Glass/brass lamp with foreign stamp

Discussion in 'Pottery, Glass, and Porcelain' started by AnMarie, May 7, 2022.

  1. AnMarie

    AnMarie Active Member

    I've come across this unusual lamp/vase.
    I wondered if the design is based on an old oil lamp.
    The stamp under the base is foreign, could anyone translate it?

    Thanks again :)
    Screenshot_20220506-132824_Chrome.jpg Screenshot_20220506-132859_Chrome.jpg Screenshot_20220506-132824_Chrome.jpg
    LauraGarnet02 likes this.
  2. Bakersgma

    Bakersgma Well-Known Member

    The language appears to be Greek
  3. Any Jewelry

    Any Jewelry Well-Known Member

    Or Cyrillic script? Russian maybe?
    All I know is, the last word means electrical appliance.:playful:
  4. Bakersgma

    Bakersgma Well-Known Member

    So the lack of wiring is a mystery?
    AnMarie and Any Jewelry like this.
  5. Any Jewelry

    Any Jewelry Well-Known Member

    Who knows what past owners got up to. (people!:rolleyes:) I just read what the last word says.;)
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  6. Any Jewelry

    Any Jewelry Well-Known Member

    Last edited: May 7, 2022
    AnMarie likes this.
  7. Bakersgma

    Bakersgma Well-Known Member

    That would help!
    AnMarie likes this.
  8. Any Jewelry

    Any Jewelry Well-Known Member

    The closest thing I could find is Serbian: електрични апарат. @Branka ?
    AnMarie likes this.
  9. lizjewel

    lizjewel Well-Known Member

    A guess: Possibly Russian, quite old, like early 20th century. I am wondering if this is word for the former Kiev, now spelled Kyiv or other versions thereof.

    Of course today this city is in Ukraine but it used to be in the old USSR so would probably be marked in Russian. Where are our Russian-knowledgeable Antiquers now when we need them? upload_2022-5-7_13-48-25.png
    AnMarie likes this.
  10. Any Jewelry

    Any Jewelry Well-Known Member

    "Before standardization of the alphabet in the early 20th century, the name was also spelled Кыѣвъ, Киѣвъ, or Кіѣвъ with the now-obsolete letter yat. The Old Ukrainian spelling from the 14th and 15th centuries was nominally *Києвъ, but various attested spellings include кїєва (gen.), Кїєвь and Киев (acc.), кїєво or кїєвом (ins.), києвє, Кіеве, Кїєвѣ, Києвѣ, or Киѣве (loc.).[22]"
    Figtree and Nathalie were only tagged a short while ago. They can't be expected to be here 24/7.
    BoudiccaJones and 916Bulldogs123 like this.
  11. lizjewel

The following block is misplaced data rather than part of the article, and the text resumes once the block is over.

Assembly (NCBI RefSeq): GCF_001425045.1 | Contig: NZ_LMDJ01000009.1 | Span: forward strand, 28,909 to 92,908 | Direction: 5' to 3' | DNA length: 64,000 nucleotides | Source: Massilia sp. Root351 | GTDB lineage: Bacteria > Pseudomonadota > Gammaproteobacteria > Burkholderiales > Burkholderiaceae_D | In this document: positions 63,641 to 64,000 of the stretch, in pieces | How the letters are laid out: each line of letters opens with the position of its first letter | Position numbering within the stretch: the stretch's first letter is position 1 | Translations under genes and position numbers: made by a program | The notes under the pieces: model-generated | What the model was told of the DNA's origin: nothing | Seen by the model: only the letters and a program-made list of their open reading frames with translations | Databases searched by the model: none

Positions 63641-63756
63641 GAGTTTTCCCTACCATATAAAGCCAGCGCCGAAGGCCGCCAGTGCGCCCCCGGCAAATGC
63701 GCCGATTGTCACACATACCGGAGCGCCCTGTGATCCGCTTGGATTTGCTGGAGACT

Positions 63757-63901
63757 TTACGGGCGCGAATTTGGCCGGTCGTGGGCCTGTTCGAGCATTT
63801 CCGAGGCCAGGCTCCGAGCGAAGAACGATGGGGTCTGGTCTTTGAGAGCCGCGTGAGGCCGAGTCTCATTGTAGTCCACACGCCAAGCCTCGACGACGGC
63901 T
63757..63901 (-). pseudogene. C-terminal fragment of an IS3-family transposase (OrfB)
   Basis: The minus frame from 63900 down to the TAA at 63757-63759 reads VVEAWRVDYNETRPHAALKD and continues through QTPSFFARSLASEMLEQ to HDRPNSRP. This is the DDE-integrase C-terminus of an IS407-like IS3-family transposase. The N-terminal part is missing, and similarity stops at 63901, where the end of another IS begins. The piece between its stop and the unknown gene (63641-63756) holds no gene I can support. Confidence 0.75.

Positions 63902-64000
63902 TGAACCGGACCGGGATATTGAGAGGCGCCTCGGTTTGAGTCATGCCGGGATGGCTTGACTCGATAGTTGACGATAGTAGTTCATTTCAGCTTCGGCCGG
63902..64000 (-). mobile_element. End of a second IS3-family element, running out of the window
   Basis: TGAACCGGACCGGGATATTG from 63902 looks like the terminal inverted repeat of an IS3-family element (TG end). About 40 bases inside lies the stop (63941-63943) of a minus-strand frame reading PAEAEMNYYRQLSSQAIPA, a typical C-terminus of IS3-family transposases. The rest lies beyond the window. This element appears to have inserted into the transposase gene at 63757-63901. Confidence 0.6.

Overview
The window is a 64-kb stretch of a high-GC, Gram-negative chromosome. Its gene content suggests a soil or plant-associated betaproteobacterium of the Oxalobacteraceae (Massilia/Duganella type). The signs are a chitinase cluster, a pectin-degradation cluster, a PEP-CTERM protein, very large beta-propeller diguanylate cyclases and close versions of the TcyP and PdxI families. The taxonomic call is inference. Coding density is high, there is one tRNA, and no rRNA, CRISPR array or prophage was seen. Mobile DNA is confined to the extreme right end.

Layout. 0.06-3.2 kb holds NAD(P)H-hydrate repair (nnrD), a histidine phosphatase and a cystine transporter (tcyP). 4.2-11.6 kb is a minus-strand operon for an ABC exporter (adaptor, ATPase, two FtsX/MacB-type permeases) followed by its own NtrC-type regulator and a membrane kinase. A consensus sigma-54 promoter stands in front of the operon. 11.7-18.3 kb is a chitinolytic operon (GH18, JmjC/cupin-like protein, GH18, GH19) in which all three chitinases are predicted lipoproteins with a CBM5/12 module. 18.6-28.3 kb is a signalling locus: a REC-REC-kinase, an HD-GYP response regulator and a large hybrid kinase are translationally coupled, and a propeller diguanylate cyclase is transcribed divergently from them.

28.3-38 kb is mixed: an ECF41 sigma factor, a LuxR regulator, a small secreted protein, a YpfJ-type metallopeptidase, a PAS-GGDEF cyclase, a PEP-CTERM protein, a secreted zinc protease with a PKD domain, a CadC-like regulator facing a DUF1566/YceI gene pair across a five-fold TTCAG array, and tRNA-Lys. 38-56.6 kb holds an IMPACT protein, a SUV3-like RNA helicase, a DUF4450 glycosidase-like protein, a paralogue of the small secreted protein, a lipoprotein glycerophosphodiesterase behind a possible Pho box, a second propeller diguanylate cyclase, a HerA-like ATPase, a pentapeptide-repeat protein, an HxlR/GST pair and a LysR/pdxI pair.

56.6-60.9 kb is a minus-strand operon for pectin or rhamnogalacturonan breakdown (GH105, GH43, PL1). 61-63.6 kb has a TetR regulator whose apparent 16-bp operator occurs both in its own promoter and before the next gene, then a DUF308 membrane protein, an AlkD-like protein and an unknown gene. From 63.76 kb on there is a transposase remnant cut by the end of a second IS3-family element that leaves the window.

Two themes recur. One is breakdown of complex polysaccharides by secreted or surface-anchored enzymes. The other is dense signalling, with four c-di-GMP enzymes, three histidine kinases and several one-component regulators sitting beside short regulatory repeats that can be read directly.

lizjewel Well-Known Member

    AJ, that was a yoke :) I also linked Kyiv to a Wikipedia entry in my post with similar spelling info.

    Funny sidebar: My late husband Richard's paternal grandfather was born in (then) Kiev. He emigrated as a young man to the U.S. some years before 1900. He had a long name with many syllables, hard to translate into any semblance of English. As it happened, he didn't need to.

    On arrival at Ellis Island he was asked by Immigration what his name was. He pretended to misunderstand the question as having been asked from where he came.

    His port of departure from Europe was Bremen in then (old) Germany. He replied: BREMEN. With a ie-sound on the first E. The immigration clerk wrote down his name as BRYMAN.

    From then on he was known as Jacob Bryman. He had received a new American name on arrival in the U.S. that he didn't have to pay for so he liked it. Which is why I, down the line three generations, bear his name courtesy my American husband.

    I really like the pretty little lamp and hope it was made in Kiev/Kyiv!
    Last edited: May 7, 2022
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  12. Any Jewelry

    Any Jewelry Well-Known Member


    My laptop screen is on its darkest setting, so it is difficult to discern those kind of links, only the regular links.

    As for yokes;) maybe emojis help?
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  13. lizjewel

    lizjewel Well-Known Member

    Sure did. There is one there, could you see it? :angelic:
    AnMarie likes this.
  14. Any Jewelry

    Any Jewelry Well-Known Member

    Not in your first post, with the translators comment, which is what I meant.
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  15. Born2it

    Born2it Well-Known Member

    There’s quite a few items, mostly toys, all metal, that are stamped “UEHA” or “UeHa”, and identified as Russian.
  16. Figtree3

    Figtree3 What would you do if you weren't afraid?


    I am on vacation in California, have just my phone here. The first part appears to say something like Rostovsky-na-Donu (I don't have capability or time to put the Cyrillic characters with my phone). This probably refers to:
    And that is likely to be where it was made.
    The electrical apparatus part at the end has already been translated.

    I don't see anything about Kiev on it. Perhaps somebody else can figure out the part that Born2it mentions. Those letters transliterate as TSENA in our alphabet. It may be a company name?
    AnMarie and Any Jewelry like this.
  17. Any Jewelry

    Any Jewelry Well-Known Member

    Hope you have a wonderful time. Thanks for taking the time to help.:)
    Born2it, Figtree3 and AnMarie like this.
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